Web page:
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Harvard Forest Symposium Abstract 2010

  • Title: Middle-Holocene dynamics of eastern hemlock in northern New England
  • Primary Author: Wyatt Oswald (Emerson College)
  • Additional Authors: David Foster (Harvard Forest)
  • Abstract:

    The abrupt, range-wide decline of eastern hemlock ~5500 calibrated radiocarbon years before present (cal yr BP) is perhaps the most-studied event in North American paleoecology. Little attention, however, has been given to an earlier hemlock decline, dated to ~6000 cal yr BP in two pollen records from southern Ontario, Canada (Fuller, 1998; Ecology 79: 2337-2351). To investigate whether this event occurred over a broader area of eastern North America, we analyzed the middle-Holocene interval of a lake-sediment record from Knob Hill Pond, located in northern Vermont, USA, an area of historically high hemlock abundance. A dramatic, short-lived drop in hemlock pollen abundance does occur at ~6000 cal yr BP in the Knob Hill Pond record, indicating that hemlock populations declined across the entire region. Paleoclimatic data from elsewhere in New England suggest that both of the middle-Holocene declines of hemlock may have been caused by the deleterious effects of pronounced droughts on this moisture-sensitive tree. Close examination of pollen data from other sites in New England reveals that the earlier decline of hemlock is present in several other records, although some aspects of the event appear to have varied geographically. While northern and higher-elevation sites exhibit a nearly full recovery of hemlock populations between the two declines, several records further to the south are characterized by a stair-step pattern of decline. At sites near its southern range limit, relatively warm conditions between ~6000 and 5500 cal yr BP were apparently not conducive to the reestablishment and survival of hemlock, and thus it was unable to rebound between the drought events.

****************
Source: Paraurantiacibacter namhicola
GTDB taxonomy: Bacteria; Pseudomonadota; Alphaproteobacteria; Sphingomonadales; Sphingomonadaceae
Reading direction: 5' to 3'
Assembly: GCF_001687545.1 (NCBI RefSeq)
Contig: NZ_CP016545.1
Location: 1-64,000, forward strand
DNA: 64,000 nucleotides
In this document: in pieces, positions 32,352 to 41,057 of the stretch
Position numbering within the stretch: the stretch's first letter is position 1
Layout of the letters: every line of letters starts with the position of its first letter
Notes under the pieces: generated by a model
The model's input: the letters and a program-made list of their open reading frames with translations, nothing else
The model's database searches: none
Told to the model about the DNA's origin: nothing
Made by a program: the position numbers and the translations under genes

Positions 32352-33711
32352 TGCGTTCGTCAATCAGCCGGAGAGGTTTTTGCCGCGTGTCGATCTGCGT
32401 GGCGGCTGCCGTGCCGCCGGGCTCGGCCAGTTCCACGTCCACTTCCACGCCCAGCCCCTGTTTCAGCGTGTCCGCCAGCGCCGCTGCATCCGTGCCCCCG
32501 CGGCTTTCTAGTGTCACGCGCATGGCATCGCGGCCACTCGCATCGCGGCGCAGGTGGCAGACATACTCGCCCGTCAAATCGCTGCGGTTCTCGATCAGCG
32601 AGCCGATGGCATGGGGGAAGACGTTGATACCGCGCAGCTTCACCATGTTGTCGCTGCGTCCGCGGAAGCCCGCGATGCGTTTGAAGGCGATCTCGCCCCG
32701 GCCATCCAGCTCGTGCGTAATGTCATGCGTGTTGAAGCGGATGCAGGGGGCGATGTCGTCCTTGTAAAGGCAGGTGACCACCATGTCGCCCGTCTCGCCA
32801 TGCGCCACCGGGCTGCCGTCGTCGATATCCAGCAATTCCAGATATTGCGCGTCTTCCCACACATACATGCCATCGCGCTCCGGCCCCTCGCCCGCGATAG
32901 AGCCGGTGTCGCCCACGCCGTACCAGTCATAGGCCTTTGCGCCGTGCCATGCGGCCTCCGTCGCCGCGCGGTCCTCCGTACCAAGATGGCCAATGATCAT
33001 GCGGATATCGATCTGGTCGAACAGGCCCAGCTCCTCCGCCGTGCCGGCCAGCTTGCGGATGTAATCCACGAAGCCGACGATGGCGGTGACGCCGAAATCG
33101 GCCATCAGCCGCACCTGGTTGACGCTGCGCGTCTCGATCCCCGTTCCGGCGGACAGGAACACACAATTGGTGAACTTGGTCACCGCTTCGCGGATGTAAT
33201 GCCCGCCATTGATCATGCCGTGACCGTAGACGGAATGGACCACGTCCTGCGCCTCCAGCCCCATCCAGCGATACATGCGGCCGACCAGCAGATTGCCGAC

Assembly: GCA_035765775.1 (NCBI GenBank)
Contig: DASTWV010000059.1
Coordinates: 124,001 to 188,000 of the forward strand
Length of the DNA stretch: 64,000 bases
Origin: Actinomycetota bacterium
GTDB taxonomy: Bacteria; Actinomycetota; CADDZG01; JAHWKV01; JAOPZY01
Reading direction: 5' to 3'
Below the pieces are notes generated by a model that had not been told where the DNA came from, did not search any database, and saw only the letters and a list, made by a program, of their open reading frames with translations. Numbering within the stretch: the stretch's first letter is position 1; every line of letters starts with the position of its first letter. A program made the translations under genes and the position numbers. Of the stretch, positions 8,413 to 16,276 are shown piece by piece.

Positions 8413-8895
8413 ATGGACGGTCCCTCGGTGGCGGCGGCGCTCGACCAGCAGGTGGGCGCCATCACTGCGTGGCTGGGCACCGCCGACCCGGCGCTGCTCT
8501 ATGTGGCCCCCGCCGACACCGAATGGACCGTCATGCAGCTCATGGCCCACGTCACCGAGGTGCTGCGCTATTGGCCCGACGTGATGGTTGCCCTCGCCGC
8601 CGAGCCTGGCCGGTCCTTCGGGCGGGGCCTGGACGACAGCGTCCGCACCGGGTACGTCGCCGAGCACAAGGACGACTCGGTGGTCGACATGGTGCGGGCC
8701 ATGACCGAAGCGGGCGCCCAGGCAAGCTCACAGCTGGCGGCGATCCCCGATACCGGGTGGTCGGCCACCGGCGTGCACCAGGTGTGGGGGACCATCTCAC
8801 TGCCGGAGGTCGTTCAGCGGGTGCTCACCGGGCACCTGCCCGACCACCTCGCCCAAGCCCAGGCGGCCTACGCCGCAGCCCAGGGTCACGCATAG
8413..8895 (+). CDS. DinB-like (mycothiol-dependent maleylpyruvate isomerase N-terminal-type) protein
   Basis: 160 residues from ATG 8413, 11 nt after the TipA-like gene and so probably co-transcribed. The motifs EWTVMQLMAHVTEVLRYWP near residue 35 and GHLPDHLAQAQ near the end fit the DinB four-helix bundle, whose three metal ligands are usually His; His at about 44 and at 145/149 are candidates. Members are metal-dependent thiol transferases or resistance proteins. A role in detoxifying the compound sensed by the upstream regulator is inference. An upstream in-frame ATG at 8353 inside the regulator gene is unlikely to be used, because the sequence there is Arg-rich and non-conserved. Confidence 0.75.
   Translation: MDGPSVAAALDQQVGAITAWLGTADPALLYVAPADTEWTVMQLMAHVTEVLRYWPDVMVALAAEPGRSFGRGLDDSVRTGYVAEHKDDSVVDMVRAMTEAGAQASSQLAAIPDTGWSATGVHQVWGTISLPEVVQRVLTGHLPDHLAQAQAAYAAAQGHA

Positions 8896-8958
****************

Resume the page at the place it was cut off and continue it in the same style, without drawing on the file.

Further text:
• Research Category: Historical and Retrospective Studies